Harper, Alliance to set game plan for the fall
Caucus meeting must find way to improve standing
Tonda MacCharles
OTTAWA — Canadian Alliance Leader Stephen Harper's "to do" list is shorter now than it was last spring when he was elected leader, thanks to a summer of internal party housekeeping.

Mend party fences? Check. Put the books back in shape? Check. Reorganize the leader's office? Check.

But other big items on the list are going to be a lot tougher to check off.

Set priorities for fall session. Hmmm — should it be farm aid or Kyoto? Corruption or the economy?

Bump up polling numbers. Hmmm — how to crack Ontario, where the Alliance wallows at 8 per cent, or woo those "defeatist" Atlantic Canadians, as Harper called them?

Grab some positive headlines, for a change. Hmmm. There's a stumper.

The Liberals are likely to keep dominating the news as Prime Minister Jean Chrétien governs in search of a legacy, and Paul Martin lurks in search of a government.

For Harper, 43, a summer of low-key housekeeping may have reassured party members, but it did little more than earn him the moniker of invisible leader from pundits.

Harper was unavailable to comment last week on either the recent dismal ratings for the party — an EKOS survey showed the Alliance slipping nationally, trailing the Tories and NDP across the country — or on strategy for the parliamentary session starting Sept. 18. Harper was busy moving his family from Calgary to Ottawa, his spokesperson said.

But conversations with MPs, observers, and the party's own pollster show there is little consensus on what the Alliance's priorities should be, and how Harper should go about improving its position before the next election, possibly in 24 months.

Much will be hammered out at a three-day caucus meeting that starts tomorrow in Barrie — a key planning session before Parliament resumes.

The caucus will review results of the Tory convention in which all prospects of a coalition were yanked off the table, and hear a report by Dimitri Pantazopoulos, president of Praxicus Public Strategy, the party's pollster, who has been sounding out public opinion on the party.

Pantazopoulos insists the Alliance is doing fine out West, and says all parties other than the Liberals are polling poorly in Ontario — a trend he chalks up to voter apathy, a desire to tell opposition parties to "get your act together," and the need to focus on Ontarians' key issues.

Pantazopoulos believes the Alliance will do better when it gets back on a positive policy agenda. He says focusing attention on Liberal flaws, such as corruption charges, doesn't translate to votes, merely parking votes in the undecided category.

"People have to know you stand for something as opposed to always against something," he said in an interview last week. "It's a very similar phenomenon to negative advertising," he said. Negative campaigning doesn't appear to work as well in Canada as it does in the U.S. two-party system because "it doesn't give people an alternative," he said.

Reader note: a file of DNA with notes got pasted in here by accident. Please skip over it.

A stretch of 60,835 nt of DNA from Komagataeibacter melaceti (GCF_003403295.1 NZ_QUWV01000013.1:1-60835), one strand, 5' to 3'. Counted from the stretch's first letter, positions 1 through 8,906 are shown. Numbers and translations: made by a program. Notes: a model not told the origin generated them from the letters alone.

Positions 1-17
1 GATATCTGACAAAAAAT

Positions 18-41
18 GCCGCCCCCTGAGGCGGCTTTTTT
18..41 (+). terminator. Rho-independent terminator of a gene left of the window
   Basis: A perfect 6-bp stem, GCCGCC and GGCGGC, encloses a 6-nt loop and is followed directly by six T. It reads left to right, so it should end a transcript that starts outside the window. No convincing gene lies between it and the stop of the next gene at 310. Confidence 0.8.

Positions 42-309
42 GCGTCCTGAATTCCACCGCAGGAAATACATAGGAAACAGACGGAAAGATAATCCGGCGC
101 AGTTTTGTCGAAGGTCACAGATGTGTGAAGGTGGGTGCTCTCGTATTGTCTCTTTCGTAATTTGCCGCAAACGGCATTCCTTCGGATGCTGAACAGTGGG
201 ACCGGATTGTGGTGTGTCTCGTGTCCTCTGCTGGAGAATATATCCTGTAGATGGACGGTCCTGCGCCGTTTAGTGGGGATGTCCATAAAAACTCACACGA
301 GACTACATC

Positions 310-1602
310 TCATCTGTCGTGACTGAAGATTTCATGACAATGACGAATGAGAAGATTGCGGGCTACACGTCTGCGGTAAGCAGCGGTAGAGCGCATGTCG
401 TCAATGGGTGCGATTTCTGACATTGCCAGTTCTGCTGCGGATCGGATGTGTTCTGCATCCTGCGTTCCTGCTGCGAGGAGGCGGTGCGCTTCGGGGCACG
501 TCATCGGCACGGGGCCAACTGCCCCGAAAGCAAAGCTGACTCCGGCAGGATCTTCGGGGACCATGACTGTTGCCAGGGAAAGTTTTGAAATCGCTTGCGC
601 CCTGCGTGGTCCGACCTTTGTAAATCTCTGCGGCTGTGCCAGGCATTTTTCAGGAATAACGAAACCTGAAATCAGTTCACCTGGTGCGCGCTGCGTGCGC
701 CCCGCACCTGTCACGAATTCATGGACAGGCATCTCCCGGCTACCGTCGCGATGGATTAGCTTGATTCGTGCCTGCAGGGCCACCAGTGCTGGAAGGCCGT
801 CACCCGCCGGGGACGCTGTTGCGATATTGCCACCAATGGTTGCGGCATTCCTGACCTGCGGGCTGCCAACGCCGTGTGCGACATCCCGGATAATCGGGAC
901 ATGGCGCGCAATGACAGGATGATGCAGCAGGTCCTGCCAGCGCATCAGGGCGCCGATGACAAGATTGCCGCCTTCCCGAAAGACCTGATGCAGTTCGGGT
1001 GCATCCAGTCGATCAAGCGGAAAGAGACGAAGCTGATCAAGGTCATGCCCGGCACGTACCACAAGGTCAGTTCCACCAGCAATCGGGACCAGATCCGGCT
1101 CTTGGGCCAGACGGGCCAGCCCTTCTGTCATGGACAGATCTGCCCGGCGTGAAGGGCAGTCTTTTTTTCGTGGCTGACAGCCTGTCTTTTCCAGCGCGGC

But some MPs, like public works critic Gerry Ritz (Battlefords-Lloydminster), are eager to get back to Parliament and chase more questionable sponsorship and ad contracts.

"We're having so much fun with it, why would you abandon it? We're finally making some inroads," he said in an interview.

Still, Ritz acknowledges the party does better when it talks policy.

Alberta MP John Williams, chair of the public accounts committee that delved into the scandal-plagued sponsorship program, says government accountability will be a priority, but first should come drought and the lack of aid to Western farmers.

As for Harper's low profile during the summer, Williams says it was the right thing to look after party business above all this summer.

"You always have to ensure that your own house is in order first."

Williams believes Harper doesn't necessarily have to do anything to counter the expected focus on the Liberals and Martin.

Martin, many Alliance members hope, will stumble or flame out in the next 18 months under close scrutiny.

Industry critic James Rajotte, who is close to Harper, says the job is going to be tough because the Liberal infighting "is a bit of a soap opera" and hard to bump off the front page.

The biggest challenge for the Alliance, he says, will be to focus on the Liberal government and convince people things are not as rosy in Canada as the Liberals claim, with a growing gap in productivity, disposable income and the weak dollar.

Focusing on scandals in the sponsorship program is "part of weaning people away from the Liberal party" but that's not enough, Rajotte said.

"There is skepticism about all politicians out there and so you can't just rely on simply negative attacks to wean people because you may just wean them into apathy or cynicism."

Lethbridge Community College political scientist Faron Ellis says the Alliance's big task in the upcoming parliamentary session is "to demonstrate depth of policy." It was the party's biggest weakness coming out of the 2000 election when the shine came off Stockwell Day's leadership.

"They had no policies, they had no substance as backup," Ellis said.

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